throw in to the protocol, ideas that wouldn't have to be there when the first part hits, but that its
extensibility would make possible.  Ideas such as receiving push notifications from web services, that could
also be synced to mobile devices through the protocol, or using OpenID as a base and creating a new
single-login/password system that uses your email address., or even ideas such as being able to query an
email server for a person's contact information, and store/update it in a syncable address book.

we leave the defining bounds of IMAP and proprietary protocols like Exchange, we can really start work on
building something terrific that would allow a flood of innovation that email has never seen before.

my voice is small - and is very largely unheard.  I can't even get Gabor, the original creator of this idea
to @mention me on twitter regarding it anymore, and so I've been stuck working on it by myself.

yes, this is a call to action, and I do so hope that you'll oblige me.  I need help
revolutionizing email
.  I can't do it all on my own, and the protocol being open is the
important part.  I need other people's ideas, not just my own.  I need their thoughts and their knowledge.
 I'm only a college student after all, and as much as I'd like to do this all by myself and use it as my
claim to fame - I'd much rather just be a person that helped start and organize it and get things moving.

please, join me in discussing my ideas, submitting your own, and if you feel like it even work on defining
the protocol!

join the discussion on 'MSAP' at Google Groups

Thank you for your time, and
I look forward to hearing your thoughts and ideas.

Saturday, July 23, 2011


So, despite the fact that I know excessively little about how to work Node.JS,
especially when coming from a PHP background - I am beyond obsessed with the language.

it thrills me to no end that there is now a Node.JS executable for Windows.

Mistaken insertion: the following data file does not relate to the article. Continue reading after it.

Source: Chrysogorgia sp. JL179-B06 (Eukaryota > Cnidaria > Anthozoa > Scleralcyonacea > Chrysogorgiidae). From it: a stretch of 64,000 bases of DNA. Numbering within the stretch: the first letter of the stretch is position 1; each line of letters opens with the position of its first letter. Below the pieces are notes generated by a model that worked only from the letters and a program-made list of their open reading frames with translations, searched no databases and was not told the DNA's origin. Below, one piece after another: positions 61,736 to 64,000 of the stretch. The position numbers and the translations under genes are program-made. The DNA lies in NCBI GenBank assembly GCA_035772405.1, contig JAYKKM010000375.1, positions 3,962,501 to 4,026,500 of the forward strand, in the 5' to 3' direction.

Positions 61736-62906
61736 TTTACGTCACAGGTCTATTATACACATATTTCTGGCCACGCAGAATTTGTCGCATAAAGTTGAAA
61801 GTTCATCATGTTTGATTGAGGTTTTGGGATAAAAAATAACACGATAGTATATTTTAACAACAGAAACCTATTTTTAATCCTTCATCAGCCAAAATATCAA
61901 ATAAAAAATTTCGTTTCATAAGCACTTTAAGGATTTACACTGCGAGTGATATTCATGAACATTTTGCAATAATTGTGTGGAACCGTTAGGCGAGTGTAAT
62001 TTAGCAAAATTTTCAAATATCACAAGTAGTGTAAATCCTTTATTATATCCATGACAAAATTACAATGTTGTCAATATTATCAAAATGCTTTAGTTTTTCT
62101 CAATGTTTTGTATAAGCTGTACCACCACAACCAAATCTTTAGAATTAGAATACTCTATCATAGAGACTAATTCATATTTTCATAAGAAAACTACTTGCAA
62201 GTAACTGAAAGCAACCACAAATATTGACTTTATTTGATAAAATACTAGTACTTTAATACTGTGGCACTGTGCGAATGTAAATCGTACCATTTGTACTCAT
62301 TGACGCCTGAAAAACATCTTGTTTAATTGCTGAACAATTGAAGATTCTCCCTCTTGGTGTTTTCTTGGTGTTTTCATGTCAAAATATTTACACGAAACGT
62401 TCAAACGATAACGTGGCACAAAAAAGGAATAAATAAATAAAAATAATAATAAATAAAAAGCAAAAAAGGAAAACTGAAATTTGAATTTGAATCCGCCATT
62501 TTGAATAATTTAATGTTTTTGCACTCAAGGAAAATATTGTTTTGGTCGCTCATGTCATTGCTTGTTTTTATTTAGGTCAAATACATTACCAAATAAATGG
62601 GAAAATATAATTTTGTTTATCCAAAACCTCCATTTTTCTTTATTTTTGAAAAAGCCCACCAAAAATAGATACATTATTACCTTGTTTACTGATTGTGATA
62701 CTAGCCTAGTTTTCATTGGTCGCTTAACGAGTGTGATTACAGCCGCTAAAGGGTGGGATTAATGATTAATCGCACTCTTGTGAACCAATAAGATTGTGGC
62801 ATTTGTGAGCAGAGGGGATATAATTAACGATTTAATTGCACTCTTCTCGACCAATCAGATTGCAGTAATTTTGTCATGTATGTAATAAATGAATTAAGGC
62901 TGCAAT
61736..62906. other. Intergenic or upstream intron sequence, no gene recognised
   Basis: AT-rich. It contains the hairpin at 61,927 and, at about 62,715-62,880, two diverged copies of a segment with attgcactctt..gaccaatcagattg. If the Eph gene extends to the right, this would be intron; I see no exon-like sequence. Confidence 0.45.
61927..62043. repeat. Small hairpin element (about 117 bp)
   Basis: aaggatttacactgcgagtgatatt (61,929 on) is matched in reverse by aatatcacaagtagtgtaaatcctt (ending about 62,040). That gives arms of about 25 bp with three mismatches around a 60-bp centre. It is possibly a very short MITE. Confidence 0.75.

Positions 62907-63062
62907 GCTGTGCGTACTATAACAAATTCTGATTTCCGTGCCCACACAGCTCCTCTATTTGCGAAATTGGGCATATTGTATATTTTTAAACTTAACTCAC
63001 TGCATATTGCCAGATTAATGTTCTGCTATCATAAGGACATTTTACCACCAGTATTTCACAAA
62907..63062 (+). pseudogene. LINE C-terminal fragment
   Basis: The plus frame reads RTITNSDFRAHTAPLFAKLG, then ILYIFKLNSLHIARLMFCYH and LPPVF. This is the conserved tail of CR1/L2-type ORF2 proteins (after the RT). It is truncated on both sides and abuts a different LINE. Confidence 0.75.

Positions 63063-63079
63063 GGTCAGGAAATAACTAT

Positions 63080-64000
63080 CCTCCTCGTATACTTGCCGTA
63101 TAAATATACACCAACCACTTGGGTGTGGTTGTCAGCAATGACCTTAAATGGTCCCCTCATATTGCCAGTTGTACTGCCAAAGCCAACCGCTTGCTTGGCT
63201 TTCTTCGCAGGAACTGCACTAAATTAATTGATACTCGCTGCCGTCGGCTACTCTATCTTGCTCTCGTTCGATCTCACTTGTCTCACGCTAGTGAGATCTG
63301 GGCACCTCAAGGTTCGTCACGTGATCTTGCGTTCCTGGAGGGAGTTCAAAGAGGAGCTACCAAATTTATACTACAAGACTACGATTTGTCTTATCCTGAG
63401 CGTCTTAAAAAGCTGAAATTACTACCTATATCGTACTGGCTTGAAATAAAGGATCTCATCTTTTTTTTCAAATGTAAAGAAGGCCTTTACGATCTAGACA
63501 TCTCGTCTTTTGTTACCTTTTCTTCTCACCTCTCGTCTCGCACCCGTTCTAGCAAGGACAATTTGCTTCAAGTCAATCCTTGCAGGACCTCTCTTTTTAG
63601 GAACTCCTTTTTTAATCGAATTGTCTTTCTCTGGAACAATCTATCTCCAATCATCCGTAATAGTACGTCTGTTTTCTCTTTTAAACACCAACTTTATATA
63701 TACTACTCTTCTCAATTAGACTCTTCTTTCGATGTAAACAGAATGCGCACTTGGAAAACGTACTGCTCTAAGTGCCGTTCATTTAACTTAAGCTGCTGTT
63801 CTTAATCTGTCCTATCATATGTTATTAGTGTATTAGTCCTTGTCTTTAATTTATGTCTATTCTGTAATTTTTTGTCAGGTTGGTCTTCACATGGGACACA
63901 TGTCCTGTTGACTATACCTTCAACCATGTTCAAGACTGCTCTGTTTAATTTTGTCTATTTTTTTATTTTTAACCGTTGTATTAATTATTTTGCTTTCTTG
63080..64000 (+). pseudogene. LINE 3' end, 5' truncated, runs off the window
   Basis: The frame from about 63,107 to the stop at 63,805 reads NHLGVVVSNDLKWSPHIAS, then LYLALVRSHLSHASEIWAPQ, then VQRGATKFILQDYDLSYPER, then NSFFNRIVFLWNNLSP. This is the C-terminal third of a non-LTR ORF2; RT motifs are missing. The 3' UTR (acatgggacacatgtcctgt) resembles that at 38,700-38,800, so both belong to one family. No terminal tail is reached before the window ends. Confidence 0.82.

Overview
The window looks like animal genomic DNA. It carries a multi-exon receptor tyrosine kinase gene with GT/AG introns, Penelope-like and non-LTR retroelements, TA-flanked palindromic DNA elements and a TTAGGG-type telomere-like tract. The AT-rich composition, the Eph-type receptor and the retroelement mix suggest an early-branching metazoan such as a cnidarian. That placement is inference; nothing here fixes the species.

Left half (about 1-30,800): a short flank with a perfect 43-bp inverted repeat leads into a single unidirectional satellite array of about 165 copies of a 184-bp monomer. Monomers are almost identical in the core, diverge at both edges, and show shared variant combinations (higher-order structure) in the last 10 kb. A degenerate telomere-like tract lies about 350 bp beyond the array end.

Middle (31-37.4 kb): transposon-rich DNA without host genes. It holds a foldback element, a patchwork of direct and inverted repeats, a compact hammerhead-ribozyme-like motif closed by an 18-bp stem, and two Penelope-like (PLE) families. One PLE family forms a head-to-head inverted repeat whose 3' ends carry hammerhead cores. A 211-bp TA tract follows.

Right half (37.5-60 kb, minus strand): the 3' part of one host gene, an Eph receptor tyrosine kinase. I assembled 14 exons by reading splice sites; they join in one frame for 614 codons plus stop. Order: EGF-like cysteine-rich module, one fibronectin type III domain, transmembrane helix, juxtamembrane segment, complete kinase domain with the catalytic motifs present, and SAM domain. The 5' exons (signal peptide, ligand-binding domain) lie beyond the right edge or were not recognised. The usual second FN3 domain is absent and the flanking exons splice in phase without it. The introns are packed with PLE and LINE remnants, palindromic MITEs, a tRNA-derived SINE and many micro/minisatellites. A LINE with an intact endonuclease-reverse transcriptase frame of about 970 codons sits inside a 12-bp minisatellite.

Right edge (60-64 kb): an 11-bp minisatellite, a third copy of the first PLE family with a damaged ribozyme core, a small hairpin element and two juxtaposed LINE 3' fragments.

Of course,
things kind of suck when you don't have the super simple power of NPM, but that's life for ya.

understand the basics of Node.JS (If you've ever touched JavaScript, its hard NOT to);
but some fine details such as templating elude me.  Maybe you're not supposed to template?  Maybe you're
just supposed to serve up some static HTML that then queries the Node.JS server for the information it
needs?  Oh.. now there's a thought.. program a single frontend that just talks back and forth with the
backend.  Kind of like Google+, actually.

Is that what I'm supposed to do?  God I love
this language.

Friday, July 22, 2011

First Play with ChromeOS

I recently managed to have my first attempt at playing with ChromeOS - and it was
definitely not the way Google would have preferred my first experience with it go.  For this test, I managed
to load a bootable image of Hexxeh's Flow onto a 4GB SD Card and booted off of it.

booted up faster than anything ever before (except maybe resuming Windows out of sleep), and then it was
slow.  Its probably because my ancient graphics card isn't supported by bloody anything these days.

to say, I quickly left it and booted back into Windows 7.  I'd love to play around with a Chromebook, and
know just the everyday apps I'd use.

  • - Instant Messaging.
     imo allows me to connect to Skype, AIM, Yahoo, MSN, Facebook, MySpace (lol), and Google Talk all from a
    single client.  It is by far the best multi-client I've ever used, and is constantly improving.

  • Google Docs - There are very few reasons for me to use Google Docs, and if I'm lucky such reasons
    will become even fewer.

  •  Google Voice - Text Messaging on Any Platform.  I
    love it.

  • Cloud 9 IDE - So far the best IDE I've found.  What I really need
    is a free web-based IDE that allows me to work on private projects without them being
    Open Source.  Sometimes I have things I want to work on in secret.

saying.  I'd really love a Chromebook to play around on.  It might encourage me to put more apps/extensions
in the WebApp Store too.  #justsayin

Saturday, June 25, 2011

Programs I Want to See Made Into (Browser) Web Applications

Sunday, April 10, 2011

YouTube Audio Player

While I was procrastinating on my essay for GSW, I’ve made a couple slight changes to
the YouTube
Audio Player
that should make it a little better.

Firstly, I’ve given you the